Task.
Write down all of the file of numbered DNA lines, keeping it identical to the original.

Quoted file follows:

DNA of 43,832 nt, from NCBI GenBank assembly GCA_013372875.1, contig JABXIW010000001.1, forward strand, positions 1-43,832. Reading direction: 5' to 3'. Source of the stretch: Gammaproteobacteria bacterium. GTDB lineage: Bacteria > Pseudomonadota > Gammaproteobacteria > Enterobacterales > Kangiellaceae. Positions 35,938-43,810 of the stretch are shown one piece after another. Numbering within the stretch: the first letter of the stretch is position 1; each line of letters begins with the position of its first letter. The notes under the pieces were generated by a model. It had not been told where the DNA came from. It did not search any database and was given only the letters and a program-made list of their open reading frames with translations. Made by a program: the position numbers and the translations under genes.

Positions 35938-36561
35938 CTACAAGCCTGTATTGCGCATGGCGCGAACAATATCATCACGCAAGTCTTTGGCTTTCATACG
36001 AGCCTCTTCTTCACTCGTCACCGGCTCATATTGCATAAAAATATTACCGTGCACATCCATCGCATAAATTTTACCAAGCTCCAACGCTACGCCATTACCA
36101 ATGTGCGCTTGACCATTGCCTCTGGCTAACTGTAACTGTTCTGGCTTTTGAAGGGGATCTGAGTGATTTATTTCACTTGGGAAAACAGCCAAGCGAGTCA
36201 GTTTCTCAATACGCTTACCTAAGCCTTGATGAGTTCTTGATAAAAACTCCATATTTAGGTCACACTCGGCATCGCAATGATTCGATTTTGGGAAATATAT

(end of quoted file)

DNA of 43,832 nt, from NCBI GenBank assembly GCA_013372875.1, contig JABXIW010000001.1, forward strand, positions 1-43,832. Reading direction: 5' to 3'. Source of the stretch: Gammaproteobacteria bacterium. GTDB lineage: Bacteria > Pseudomonadota > Gammaproteobacteria > Enterobacterales > Kangiellaceae. Positions 35,938-43,810 of the stretch are shown one piece after another. Numbering within the stretch: the first letter of the stretch is position 1; each line of letters begins with the position of its first letter. The notes under the pieces were generated by a model. It had not been told where the DNA came from. It did not search any database and was given only the letters and a program-made list of their open reading frames with translations. Made by a program: the position numbers and the translations under genes.

Positions 35938-36561
35938 CTACAAGCCTGTATTGCGCATGGCGCGAACAATATCATCACGCAAGTCTTTGGCTTTCATACG
36001 AGCCTCTTCTTCACTCGTCACCGGCTCATATTGCATAAAAATATTACCGTGCACATCCATCGCATAAATTTTACCAAGCTCCAACGCTACGCCATTACCA
36101 ATGTGCGCTTGACCATTGCCTCTGGCTAACTGTAACTGTTCTGGCTTTTGAAGGGGATCTGAGTGATTTATTTCACTTGGGAAAACAGCCAAGCGAGTCA
36201 GTTTCTCAATACGCTTACCTAAGCCTTGATGAGTTCTTGATAAAAACTCCATATTTAGGTCACACTCGGCATCGCAATGATTCGATTTTGGGAAATATAT